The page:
Here at CiteAb we’ve been noticing what appears to be a rise in interest in a new product recently – nanobodies. Today we’re going to look into the data to see whether this rise in interest is matched by an increase in their use, and we’ll speak to CiteAb founder Dr Andrew Chalmers about these new products.

Andy, can you tell us what nanobodies are?

“Nanobodies are a unique type of antibody which come from camelids like llamas and alpacas. They are single-domain antibody, meaning they contain a single variable domain, and therefore are smaller than traditional antibodies.

“Nanobodies are believed to offer a number of advantages, including the ability to access epitopes larger antibodies cannot reach, faster penetration through tissues and greater stability. They are definitely generating a lot of interest in the research antibody market at the moment!”

How were nanobodies discovered?

“Interestingly, nanobodies were discovered following a chance finding from an undergraduate project, which was later published in Nature. They are found in camalids, including llamas and alpacas, although similar antibodies evolved independently in cartilaginous fish, including sharks! (Anybody fancy immunising a Great White?!)”

What are nanobodies being used for?

“They have generated great excitement for therapeutic purposes, although this has been taken some time to take off as reviewed in this 2017 paper in Frontiers in Immunology. The first nanobody based drug – Caplacizumab – was approved for the clinic in August 2018, and is designed for the treatment of thrombotic thrombocytopenic purpura and thrombosis.”

What about for research purposes, are nanobodies going to take over from conventional catalog research antibodies in all our labs?

“I’ve had a look at our data and found that currently nanobodies have 0.10% of all catalog antibody citations and their share is not growing rapidly. So their current trajectory is nothing like the growth we have documented for other products such as rabbit monoclonals.

“But the low overall share hides the fact there are some heavily cited products, particularly the GFP-Trap product from Chromtek which is used for immunoprecipitation of GFP fusion proteins and has over 1000 citations.”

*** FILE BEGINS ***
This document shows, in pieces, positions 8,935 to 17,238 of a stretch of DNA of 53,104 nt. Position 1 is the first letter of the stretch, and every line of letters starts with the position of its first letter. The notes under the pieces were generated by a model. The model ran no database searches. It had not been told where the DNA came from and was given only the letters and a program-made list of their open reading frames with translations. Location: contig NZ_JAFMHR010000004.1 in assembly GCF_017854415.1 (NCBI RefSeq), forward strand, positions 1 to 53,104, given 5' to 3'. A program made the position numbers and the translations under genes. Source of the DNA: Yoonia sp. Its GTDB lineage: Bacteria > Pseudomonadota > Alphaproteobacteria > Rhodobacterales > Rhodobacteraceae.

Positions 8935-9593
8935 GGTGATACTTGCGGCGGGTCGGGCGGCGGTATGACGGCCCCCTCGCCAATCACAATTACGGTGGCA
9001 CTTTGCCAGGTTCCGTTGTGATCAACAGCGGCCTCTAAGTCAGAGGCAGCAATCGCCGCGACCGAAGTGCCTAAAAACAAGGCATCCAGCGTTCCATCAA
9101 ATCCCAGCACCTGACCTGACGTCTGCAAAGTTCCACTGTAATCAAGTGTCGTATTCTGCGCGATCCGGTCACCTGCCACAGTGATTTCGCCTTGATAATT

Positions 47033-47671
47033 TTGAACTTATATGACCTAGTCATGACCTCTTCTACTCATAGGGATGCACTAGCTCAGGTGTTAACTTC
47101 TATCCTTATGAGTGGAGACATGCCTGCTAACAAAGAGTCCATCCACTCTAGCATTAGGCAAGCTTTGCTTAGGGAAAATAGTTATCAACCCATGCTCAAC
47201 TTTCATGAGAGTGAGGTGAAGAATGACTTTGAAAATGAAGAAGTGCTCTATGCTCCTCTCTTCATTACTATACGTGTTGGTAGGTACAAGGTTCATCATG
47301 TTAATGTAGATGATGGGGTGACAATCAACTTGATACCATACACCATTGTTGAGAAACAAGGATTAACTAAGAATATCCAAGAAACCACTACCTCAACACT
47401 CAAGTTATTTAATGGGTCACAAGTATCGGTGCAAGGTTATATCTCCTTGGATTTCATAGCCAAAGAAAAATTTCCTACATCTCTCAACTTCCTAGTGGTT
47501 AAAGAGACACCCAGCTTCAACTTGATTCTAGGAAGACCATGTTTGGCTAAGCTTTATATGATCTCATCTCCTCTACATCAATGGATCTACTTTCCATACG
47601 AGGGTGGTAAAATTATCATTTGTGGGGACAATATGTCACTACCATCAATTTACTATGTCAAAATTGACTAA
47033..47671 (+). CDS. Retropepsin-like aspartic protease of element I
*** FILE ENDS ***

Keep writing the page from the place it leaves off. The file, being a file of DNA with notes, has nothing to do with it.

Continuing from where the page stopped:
How many nanobodies are listed on CiteAb?

“In total CiteAb lists over 1,000 single domain antibodies, which are supplied from 15 companies including Abcam, Agrisera, Abbexa, BioLegend, StressMarq, ProSci, in addition to Chromotek. These products target a range of proteins, including tags like GFP, HSP90, caspase 3 and survivin. As 1,000 is a tiny number compared to the four million antibodies we list, we can take this to suggest that companies are only just starting to build their catalogues of nanobodies.

“It is worth noting that there are over 150 anti-lamma/alpaca antibodies currently listed on CiteAb, so a lack of secondary antibodies does not appear to be a limiting factor in future adoption of nanobodies.”

So from CiteAb’s data it seems a small number of nanobodies are heavily used, with more becoming available, but the overall citation growth for this host has not yet taken off. Do they just require more time? It will be interesting to watch and see whether, as more products become available, nanobodies continue to be a valuable tool that complements the main hosts or if their use starts to really take off and they end up challenging the most popular hosts.

Additional resources on nanobodies

Naturally occurring antibodies devoid of light chains – the first paper describing nanobodies.

Camelid Single-Domain Antibodies: Historical Perspective and Future Outlook – a review of nanobodies for clinical use.

The Secret of the Alpaca-Antibody-Advantage – a blog on advantages of nanobodies, written by Chromotek.

Camelid Antibodies – a blog describing nanobodies, written by BioLegend.